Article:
Watch out, the Food and Drug Administration may give you a cold
It was a mystery that had remained unsolved throughout history, but diligent, masterful scientists have now finally figured out a likely way to cure the common cold, leaving another, difficult task for others. That's how to persuade the federal government to back off sufficiently to get new, effective cold drugs on the market.
The researchers at universities in Maryland and Wisconsin made their discovery through a powerful instrument that could just maybe transform this world we live in someday, the decoding of genetic material. And the prospect could be something more than alleviating the sneezing, wheezing, coughing, sniffling misery that is said to cost victims tens of billions a year while often holding them prisoners in their homes.
As a New York Times piece points out, colds also prompt asthma attacks and aggravate chronic obstructive pulmonary diseases. Millions are afflicted by these ailments and would no doubt be thrilled by the relief clever genetic engineering might bring if the pharmaceutical industry did not have to put up with some of the obstacles thrown its way by the Food and Drug Administration.
A problem with the FDA is that it tests a drug past the point where it needs to, pointlessly prolonging the period from the beginning of the drug's development to its conclusion and astronomically raising the costs to drug companies. Said Henry Miller in an article some years ago, the American people "are victims of an overly risk-averse regulatory system that favors delay, rewards excessive zeal, inhibits innovation and denies life-saving products to people who need them."
A research scientist and physician now at the Hoover Institution at Stanford University, Miller was once with the FDA and recounts in the article an experience there to illustrate his point. He was heading a team that, within four months, had found solid evidence of the safety and efficacy of a gene-spliced drug to treat diabetes. Then a supervisor intervened, saying the research ought to take still longer, not because that was necessary, but because the agency would look "bad" if something later went awry.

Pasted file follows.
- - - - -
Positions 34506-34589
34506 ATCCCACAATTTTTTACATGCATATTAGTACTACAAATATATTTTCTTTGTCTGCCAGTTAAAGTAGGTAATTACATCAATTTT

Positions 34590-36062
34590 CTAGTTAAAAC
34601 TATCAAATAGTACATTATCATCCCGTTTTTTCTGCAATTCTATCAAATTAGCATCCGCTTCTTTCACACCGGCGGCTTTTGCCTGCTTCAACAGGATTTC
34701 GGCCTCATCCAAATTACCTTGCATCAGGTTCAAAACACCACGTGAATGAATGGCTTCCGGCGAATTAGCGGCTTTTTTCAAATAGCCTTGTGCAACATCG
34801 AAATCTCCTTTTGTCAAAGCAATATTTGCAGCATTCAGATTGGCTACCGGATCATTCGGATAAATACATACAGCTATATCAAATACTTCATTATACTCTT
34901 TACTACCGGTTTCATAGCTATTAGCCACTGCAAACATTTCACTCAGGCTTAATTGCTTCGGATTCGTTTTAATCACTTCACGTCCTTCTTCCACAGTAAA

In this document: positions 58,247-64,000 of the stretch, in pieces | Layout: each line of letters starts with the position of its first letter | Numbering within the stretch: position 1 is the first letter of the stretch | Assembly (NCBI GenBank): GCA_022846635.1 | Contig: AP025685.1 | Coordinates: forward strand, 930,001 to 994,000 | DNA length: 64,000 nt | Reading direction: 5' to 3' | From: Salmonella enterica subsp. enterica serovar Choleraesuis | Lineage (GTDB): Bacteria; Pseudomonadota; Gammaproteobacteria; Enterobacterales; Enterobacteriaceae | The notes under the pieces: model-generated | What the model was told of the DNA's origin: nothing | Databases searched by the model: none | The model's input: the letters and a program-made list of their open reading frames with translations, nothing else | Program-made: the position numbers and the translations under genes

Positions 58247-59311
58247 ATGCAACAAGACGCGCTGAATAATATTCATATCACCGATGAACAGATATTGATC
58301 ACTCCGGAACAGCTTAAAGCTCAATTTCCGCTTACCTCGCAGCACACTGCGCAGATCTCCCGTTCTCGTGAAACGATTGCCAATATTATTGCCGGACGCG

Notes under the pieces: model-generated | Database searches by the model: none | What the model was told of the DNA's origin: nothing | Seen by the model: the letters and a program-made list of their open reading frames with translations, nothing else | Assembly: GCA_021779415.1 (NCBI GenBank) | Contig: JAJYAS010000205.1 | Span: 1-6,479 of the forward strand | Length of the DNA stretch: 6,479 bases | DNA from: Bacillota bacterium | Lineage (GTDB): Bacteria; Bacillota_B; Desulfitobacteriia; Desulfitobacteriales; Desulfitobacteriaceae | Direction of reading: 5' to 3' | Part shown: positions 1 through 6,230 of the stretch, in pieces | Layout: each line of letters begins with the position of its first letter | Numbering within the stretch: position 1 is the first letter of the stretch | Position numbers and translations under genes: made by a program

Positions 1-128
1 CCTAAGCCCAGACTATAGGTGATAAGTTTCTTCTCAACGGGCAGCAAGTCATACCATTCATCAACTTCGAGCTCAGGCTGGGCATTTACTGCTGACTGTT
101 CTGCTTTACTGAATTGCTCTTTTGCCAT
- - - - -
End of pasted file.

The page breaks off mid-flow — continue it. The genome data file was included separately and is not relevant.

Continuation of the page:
Miller's recent work expresses the hope that the Obama administration will expedite those FDA evaluations that chew up more time than can be justified -- that the agency will be held accountable for inefficiency that can have devastating health consequences for the American public. Achieve as much, and maybe a new drug curing the common cold would not cost something on the order of $700 million or more to develop. As the Times article says, that kind of cost could translate into a drug price outweighing what consumers would want to pay to fix a cold, at least if the drug company wanted a profit.
Yes, I know, "profit" is a dirty word to some, especially -- in the moment's fiercely anti-corporate mood. If anything, more regulation seems in the offing throughout the federal government, not less, and Barack Obama himself may well lead the charge. His comments during his campaign indicated he was far more interested in bashing the drug industry for high drug prices than acknowledging the government's role in making those prices high.
So what happens if you do something as extreme as we have witnessed in Europe and Canada, which is to institute price controls to keep profits and prices down? Facts I've encountered speak for themselves -- something like three quarters of the world's new, important drugs are developed in the United States. As an economist friend of mine puts it succinctly, incentives matter.
If we do as the Europeans do, it's clear enough what will happen. We will save money but do without all the new drug innovations that can in some cases save our lives and, in others, simply keep us from the aggravation of a cold. As someone who has a cold as I write this, I vote for incentives.
-- Ambrose, formerly Washington director of editorial policy for Scripps Howard newspapers and the editor of dailies in El Paso, Texas and Denver,
is a columnist living in Colorado